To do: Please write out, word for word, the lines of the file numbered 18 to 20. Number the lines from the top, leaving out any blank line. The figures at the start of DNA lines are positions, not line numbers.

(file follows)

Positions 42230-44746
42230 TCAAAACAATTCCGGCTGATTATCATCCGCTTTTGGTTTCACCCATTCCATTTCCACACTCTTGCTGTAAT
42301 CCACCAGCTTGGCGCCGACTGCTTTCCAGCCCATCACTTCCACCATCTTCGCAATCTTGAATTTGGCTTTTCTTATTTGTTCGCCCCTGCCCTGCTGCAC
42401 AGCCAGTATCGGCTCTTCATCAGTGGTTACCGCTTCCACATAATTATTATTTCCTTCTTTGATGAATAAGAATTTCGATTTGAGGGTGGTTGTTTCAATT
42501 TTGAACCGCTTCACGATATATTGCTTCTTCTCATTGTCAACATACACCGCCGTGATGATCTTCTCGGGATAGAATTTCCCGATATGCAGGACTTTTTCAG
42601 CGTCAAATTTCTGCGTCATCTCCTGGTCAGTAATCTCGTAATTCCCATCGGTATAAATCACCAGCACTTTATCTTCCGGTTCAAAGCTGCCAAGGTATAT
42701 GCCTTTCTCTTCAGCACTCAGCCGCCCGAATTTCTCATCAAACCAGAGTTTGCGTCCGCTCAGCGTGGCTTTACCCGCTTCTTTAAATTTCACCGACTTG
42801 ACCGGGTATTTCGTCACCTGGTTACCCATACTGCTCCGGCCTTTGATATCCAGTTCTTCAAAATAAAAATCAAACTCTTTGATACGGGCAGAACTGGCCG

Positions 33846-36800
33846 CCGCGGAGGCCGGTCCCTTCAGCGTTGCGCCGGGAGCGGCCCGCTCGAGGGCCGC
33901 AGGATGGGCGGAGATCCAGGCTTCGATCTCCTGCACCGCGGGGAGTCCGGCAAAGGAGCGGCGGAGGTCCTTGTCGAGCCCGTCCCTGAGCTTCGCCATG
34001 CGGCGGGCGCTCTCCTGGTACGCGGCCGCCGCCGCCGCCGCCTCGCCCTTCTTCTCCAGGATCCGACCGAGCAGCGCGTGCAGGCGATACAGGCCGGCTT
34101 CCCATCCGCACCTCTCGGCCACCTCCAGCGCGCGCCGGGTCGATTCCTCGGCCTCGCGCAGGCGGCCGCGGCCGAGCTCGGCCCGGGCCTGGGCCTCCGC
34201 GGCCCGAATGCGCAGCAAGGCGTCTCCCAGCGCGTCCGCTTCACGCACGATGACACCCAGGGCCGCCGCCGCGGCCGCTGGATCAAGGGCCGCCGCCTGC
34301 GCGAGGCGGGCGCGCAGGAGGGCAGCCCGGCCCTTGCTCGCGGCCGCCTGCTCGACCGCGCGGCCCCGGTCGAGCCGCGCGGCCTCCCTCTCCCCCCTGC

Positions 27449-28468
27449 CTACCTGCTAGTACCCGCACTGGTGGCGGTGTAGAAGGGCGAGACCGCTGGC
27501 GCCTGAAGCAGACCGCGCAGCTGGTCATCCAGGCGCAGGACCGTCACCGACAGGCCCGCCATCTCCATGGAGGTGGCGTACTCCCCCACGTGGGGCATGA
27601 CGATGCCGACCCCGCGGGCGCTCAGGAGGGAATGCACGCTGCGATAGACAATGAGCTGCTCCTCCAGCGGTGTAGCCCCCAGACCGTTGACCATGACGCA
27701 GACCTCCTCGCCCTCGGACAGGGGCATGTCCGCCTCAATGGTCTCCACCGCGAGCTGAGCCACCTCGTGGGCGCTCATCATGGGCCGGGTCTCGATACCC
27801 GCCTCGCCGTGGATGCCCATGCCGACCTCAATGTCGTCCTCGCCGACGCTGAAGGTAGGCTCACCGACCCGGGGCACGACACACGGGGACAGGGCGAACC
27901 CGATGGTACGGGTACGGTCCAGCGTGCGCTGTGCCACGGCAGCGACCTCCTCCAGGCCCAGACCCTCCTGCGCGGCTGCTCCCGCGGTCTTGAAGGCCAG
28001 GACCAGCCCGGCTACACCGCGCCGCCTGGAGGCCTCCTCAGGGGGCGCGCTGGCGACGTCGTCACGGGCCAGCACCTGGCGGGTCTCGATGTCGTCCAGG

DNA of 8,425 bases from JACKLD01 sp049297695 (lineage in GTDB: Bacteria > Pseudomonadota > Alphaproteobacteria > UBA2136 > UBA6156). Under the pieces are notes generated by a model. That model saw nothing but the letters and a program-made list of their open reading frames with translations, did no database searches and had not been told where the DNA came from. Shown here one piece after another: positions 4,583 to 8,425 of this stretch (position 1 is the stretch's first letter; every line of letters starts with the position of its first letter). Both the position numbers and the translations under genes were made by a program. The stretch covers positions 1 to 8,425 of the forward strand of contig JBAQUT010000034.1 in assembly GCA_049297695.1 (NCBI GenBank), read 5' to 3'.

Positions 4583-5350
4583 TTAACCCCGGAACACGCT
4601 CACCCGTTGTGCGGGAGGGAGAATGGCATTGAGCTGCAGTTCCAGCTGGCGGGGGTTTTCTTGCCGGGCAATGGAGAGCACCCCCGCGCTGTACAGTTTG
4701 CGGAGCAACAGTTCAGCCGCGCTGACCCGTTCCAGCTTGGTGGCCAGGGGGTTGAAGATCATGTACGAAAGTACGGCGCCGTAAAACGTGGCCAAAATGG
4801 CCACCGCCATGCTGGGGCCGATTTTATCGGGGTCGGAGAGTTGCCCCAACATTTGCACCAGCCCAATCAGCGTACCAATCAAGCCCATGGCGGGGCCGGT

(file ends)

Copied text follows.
27501 GCCTGAAGCAGACCGCGCAGCTGGTCATCCAGGCGCAGGACCGTCACCGACAGGCCCGCCATCTCCATGGAGGTGGCGTACTCCCCCACGTGGGGCATGA
27601 CGATGCCGACCCCGCGGGCGCTCAGGAGGGAATGCACGCTGCGATAGACAATGAGCTGCTCCTCCAGCGGTGTAGCCCCCAGACCGTTGACCATGACGCA
27701 GACCTCCTCGCCCTCGGACAGGGGCATGTCCGCCTCAATGGTCTCCACCGCGAGCTGAGCCACCTCGTGGGCGCTCATCATGGGCCGGGTCTCGATACCC